UMR Inserm 1092

About this entry

Main research field of the team is the molecular basis of antimicrobial resistance. We develop fundamental research projects on the mechanisms of antibacterial drug resistance but also translational projects from bench to bedside. The correlation between antibiotic use and the emergence of bacterial resistance is clear and many countries have developed strategies to prevent antibiotic overuse. The concept of personalized medicine will require the development of rapid diagnostic tests (RDT) to enable clinicians to choose the right antibiotic for the right micro-organism and the right patient.

Antibiotic resistance among Gram-negative bacteria (GNB) can be mediated by hundreds different genes. Along with transposons and plasmids, integrons are important genetic substrates for resistance genes. Integrons are genetic elements that play a major role in multidrug resistance in GNB through their ability to capture and express antibiotic resistance genes. Several studies have shown a link between antibiotic resistance and the presence of integrons in GNB . We therefore suspected that integrons might represent a global marker of acquired resistance. We so develop translational research programs to evaluate the role of integrons as biomarkers of antibiotic resistance acquisition in the clinical setting. Thanks to a qPCR we developed, we first decided to detect integrons from positive blood cultures with GNB. Negative predictive values (NPVs) were >90% for resistance to third-generation cephalosporins, aminoglycosides, ciprofloxacin and cotrimoxazole. In the global objective of preserving broad-spectrum antibiotics, this NPV could be a very useful information for clinicians.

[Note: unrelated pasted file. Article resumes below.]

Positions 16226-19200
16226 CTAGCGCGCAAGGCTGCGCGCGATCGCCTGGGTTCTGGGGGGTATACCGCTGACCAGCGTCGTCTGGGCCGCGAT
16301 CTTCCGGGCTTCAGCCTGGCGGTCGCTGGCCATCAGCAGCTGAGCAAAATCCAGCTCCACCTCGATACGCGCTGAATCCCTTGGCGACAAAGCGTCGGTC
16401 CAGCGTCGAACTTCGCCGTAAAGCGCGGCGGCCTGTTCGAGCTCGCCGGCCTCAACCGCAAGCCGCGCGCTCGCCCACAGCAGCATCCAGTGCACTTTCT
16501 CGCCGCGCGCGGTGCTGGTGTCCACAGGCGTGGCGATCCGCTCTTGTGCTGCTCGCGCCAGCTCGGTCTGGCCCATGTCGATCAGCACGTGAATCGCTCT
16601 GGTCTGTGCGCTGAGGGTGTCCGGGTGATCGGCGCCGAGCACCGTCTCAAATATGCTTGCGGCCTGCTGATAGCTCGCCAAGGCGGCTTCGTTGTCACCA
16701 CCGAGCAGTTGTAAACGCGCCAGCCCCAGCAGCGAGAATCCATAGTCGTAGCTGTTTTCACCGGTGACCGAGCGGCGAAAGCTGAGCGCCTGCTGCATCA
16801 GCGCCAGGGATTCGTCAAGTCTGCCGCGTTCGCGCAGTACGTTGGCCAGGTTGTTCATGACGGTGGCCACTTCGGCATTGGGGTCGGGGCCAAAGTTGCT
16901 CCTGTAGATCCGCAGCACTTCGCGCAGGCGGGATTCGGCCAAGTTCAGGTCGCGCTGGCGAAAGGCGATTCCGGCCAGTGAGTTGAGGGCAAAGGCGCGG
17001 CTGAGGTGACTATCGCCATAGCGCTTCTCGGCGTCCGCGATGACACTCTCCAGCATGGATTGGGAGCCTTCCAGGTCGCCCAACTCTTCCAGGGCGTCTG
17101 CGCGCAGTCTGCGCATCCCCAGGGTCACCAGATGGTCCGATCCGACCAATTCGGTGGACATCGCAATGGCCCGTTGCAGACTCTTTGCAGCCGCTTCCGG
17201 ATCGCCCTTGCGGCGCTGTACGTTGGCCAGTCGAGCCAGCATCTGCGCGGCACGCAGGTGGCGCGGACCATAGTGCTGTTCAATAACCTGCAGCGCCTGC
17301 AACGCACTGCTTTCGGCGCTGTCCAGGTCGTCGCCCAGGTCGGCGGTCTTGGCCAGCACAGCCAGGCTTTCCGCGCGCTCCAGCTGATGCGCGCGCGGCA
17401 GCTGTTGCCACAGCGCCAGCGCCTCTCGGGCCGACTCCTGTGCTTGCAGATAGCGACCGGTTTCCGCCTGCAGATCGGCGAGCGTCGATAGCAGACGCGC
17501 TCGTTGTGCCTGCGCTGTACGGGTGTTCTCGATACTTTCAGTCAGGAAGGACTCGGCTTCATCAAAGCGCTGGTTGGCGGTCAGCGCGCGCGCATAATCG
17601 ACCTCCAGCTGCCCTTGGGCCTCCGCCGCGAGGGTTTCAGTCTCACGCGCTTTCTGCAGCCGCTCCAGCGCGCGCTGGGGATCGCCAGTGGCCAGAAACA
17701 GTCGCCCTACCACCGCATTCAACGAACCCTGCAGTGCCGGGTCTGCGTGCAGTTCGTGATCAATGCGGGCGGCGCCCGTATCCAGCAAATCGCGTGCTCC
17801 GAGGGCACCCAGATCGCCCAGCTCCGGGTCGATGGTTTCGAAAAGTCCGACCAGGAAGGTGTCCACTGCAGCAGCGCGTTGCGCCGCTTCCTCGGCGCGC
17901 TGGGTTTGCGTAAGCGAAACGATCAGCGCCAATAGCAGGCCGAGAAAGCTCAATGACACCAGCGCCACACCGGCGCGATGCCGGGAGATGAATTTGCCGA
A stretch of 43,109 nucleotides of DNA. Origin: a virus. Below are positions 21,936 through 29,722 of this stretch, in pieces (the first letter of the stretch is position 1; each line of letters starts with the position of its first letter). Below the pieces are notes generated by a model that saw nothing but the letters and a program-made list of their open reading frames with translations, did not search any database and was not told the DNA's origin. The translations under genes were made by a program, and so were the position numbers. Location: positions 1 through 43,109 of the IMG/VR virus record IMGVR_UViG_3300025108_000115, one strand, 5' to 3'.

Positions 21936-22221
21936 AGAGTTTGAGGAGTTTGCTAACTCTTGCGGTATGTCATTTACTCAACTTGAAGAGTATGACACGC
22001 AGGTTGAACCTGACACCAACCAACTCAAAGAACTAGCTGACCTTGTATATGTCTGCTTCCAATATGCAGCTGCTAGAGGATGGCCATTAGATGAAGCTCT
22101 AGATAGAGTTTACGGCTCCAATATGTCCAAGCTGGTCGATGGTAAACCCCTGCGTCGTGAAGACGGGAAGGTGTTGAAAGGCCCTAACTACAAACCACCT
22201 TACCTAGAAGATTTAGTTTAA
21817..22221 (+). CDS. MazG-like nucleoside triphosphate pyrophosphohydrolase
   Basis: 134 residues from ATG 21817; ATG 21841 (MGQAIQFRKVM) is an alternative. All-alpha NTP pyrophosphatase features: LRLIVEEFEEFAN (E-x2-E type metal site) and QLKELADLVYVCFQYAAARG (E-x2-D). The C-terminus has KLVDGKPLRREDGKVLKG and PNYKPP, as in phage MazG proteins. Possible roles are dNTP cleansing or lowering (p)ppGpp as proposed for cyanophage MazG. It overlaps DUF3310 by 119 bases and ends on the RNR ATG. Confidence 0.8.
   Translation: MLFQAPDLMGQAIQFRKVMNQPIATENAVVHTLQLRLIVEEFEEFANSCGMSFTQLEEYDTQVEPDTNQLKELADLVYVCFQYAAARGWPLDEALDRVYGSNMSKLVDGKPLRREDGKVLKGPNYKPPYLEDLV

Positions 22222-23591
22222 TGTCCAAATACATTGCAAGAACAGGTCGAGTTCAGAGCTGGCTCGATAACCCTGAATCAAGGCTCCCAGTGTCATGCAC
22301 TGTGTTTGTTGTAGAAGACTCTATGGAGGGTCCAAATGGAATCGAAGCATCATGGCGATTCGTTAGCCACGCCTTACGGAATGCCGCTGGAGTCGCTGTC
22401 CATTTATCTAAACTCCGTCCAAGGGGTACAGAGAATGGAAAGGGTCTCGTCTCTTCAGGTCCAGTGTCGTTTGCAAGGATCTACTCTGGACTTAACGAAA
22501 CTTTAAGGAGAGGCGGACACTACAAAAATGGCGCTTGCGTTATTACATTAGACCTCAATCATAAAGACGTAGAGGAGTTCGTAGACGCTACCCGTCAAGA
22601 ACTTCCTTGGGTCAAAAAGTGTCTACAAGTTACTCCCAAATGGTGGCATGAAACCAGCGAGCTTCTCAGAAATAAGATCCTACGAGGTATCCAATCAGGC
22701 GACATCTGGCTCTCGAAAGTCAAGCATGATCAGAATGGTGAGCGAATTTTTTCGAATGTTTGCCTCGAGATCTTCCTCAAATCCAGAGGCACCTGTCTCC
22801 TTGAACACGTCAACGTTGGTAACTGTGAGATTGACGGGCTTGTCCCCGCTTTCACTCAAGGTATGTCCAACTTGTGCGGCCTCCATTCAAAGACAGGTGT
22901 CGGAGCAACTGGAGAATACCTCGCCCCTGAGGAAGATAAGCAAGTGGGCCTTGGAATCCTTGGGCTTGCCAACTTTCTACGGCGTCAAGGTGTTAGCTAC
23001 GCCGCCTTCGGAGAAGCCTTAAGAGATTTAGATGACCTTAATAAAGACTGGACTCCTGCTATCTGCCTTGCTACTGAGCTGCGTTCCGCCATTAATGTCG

The idea now is to launch a multicentric clinical research program to evaluate the clinical impact of the integron response on patient management. We will focus on  septic patients with urinary tract infections at risk of multidrug resistance.

Integrons are global markers of multidrug resistance among Gram-negative bacteria. Idea is to develop a commercial test so as to detect them directly from biological samples like urines for which GNB prevalence is high or from blood cultures positive with GNB. In a previous study on blood cultures we published (Barraud et al, 2014, IJAA), negative predictive values (NPVs) of integrons were >90% for resistance to third-generation cephalosporins, aminoglycosides, ciprofloxacin and trimethoprim/sulfamethoxazole. In the current context of antibiotic stewardship, these good NPVs indicate that this method might be useful for preserving broad-Spectrum antibiotics. We are currently running a study wher integrons are directly detected from urines of septic patients with urosepsis. Preliminary results indicate also high NPV values. Next step will be to launch a clinical research study with result of the integron qPCR given to the clinician in "real-time". 

If you would like to be introduced to this team for collaboration, get in touch with the Longitude prize.